Example 1

You are uncomfortable with a person’s actions or comments, and rather than telling the individual immediately, you sidestep the issue and attempt to move on as though the offending behavior or comment never happened.

You move on with the relationship and develop a pattern of not addressing challenging situations. Before long, the person with whom you are in relationship will say or do something that pushes you over the top and predictably, you explode or withdraw completely from the relationship.

In this example, hard-to-speak truths become never- expressed truths that turn into resentment and anger.

Example 2

You communicate from the head and without emotion. While what you communicate makes perfect sense to you, it comes across as cold because it lacks emotion.

People do not understand what motivates you to say what you say, and without sharing your feelings and emotions, others experience you as rude, cold or aggressive.

You will know this is a problem if people shy away from you, ignore your contributions in meetings or tell you your words hurt. You can also know you struggle in this area if you find yourself constantly apologizing for things you have said.

Example 3

You have an issue with one person, but you communicate your problem to an entirely different person.

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The person in whom you confide lacks the authority to resolve the matter troubling you, and while you have vented and expressed frustration, the underlying challenge is unresolved.

Example 4

You grew up in a family with destructive communication habits and those habits play out in your current relationships.

Because you have never stopped to ask why you communicate the way you do and whether your communication style still works, you may lack understanding of how your words impact others and how to implement positive change.

If you find yourself in any of the situations described above, this article is for you.

Communication can build or decimate worlds and it is important we get it right. Regardless of your professional aspirations or personal goals, you can improve your communication skills if you:

  • Understand your own communication style
  • Tailor your style depending on the needs of the audience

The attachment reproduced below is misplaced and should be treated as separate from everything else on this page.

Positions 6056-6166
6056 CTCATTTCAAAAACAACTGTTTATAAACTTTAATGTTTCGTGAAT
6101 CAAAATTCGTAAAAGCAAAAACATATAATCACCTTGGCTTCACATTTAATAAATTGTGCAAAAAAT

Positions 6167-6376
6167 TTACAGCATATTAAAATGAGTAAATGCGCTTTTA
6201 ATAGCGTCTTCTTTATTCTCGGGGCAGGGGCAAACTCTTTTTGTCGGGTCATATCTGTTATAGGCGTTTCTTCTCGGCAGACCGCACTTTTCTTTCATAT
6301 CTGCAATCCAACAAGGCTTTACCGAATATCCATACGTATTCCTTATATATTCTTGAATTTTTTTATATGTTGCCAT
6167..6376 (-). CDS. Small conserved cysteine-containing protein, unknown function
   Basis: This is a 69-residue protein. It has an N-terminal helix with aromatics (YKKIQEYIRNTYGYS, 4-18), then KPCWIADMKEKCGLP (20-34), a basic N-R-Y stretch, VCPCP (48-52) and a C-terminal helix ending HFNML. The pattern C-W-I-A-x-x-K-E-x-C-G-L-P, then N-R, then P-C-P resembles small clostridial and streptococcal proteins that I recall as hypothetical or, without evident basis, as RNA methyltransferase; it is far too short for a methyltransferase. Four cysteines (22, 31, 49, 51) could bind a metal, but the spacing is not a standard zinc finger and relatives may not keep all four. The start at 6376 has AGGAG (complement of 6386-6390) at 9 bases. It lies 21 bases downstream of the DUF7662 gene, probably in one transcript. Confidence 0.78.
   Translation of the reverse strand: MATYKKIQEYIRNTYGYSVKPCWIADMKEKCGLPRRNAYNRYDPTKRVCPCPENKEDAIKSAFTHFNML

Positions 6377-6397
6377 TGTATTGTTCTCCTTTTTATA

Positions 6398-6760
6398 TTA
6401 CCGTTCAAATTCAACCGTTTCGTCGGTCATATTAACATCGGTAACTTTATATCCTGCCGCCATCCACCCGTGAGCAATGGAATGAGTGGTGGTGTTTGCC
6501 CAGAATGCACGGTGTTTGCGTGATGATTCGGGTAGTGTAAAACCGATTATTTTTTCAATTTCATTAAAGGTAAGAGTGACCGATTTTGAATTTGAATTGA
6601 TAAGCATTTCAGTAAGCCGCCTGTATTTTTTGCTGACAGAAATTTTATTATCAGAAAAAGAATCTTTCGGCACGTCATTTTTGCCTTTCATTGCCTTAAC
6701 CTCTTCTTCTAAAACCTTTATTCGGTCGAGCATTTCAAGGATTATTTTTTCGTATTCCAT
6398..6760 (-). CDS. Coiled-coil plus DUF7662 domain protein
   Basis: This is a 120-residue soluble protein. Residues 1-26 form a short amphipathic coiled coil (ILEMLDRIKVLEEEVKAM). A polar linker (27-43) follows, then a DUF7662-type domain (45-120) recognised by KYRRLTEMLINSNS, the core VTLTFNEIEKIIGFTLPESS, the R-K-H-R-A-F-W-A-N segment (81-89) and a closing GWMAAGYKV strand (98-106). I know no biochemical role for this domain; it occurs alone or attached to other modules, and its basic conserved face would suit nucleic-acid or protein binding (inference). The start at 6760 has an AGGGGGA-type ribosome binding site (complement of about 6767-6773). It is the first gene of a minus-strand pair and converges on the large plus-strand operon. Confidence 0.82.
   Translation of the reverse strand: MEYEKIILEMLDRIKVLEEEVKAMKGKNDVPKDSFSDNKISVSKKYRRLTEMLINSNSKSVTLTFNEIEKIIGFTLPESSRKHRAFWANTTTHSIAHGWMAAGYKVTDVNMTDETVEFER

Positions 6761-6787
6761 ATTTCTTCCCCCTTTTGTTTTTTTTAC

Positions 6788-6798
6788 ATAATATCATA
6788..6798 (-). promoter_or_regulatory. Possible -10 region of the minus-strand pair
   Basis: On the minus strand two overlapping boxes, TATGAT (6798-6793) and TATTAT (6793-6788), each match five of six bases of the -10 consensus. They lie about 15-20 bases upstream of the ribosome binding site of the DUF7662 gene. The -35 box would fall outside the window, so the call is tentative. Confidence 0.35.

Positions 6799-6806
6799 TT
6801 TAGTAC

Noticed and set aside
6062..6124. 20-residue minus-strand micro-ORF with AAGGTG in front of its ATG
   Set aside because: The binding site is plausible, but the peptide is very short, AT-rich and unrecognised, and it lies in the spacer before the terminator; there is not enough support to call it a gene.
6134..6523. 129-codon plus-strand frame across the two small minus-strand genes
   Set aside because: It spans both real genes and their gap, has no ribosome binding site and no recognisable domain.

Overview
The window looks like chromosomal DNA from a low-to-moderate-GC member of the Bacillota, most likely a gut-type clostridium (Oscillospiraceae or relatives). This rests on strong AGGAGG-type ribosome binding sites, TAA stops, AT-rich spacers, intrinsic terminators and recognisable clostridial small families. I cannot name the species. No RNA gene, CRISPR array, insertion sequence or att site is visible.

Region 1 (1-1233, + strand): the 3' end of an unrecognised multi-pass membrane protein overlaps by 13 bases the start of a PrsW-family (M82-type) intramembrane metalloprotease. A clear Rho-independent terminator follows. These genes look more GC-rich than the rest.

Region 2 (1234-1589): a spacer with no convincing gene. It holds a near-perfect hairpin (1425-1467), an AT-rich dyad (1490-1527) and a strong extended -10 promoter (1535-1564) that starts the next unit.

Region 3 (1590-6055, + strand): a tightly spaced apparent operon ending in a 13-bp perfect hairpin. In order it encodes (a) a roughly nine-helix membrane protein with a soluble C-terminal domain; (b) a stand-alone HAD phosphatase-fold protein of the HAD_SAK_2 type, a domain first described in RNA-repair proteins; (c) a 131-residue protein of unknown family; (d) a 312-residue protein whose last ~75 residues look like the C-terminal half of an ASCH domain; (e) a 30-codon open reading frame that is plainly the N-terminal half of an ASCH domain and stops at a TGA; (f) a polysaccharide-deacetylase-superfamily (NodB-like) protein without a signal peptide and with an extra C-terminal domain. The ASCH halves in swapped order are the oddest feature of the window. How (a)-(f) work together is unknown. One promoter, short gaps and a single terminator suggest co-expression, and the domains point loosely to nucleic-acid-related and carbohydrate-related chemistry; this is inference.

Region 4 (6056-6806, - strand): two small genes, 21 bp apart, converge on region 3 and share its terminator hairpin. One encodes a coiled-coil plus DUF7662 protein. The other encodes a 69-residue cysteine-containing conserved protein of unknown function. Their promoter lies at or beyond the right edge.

• Communicate with precision and care
  • Be mindful of your delivery, timing and messenger

1. Understand Your Communication Style

To communicate effectively, you must understand the communication legacy passed down from our parents, grandparents or caregivers. Each of us grew up with spoken and unspoken rules about communication.

In some families, direct communication is practiced and honored. In other families, family members are encouraged to shy away from difficult conversations. Some families appreciate open and frank dialogue and others do not. Other families practice silence about substantive matters, that is, they seldom or rarely broach difficult conversations at all.

Before you can appreciate the nuance required in communication, it helps to know the familial patterns you grew up with.

2. Learn Others Communication Styles

Communicating effectively requires you to take a step back, assess the intended recipient of your communication and think through how the individual prefers to be communicated with. Once you know this, you can tailor your message in a way that increases the likelihood of being heard. This also prevents you from assuming the way you communicate with one group is appropriate or right for all groups or people.

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If you are unsure how to determine the styles of the groups or persons with whom you are interacting, you can always ask them:

“How do you prefer to receive information?”

This approach requires listening, both to what the individuals say as well as what is unspoken. Virgin Group CEO Richard Branson noted that the best communicators are also great listeners.

To communicate effectively from relationship to relationship and situation to situation, you must understand the communication needs of others.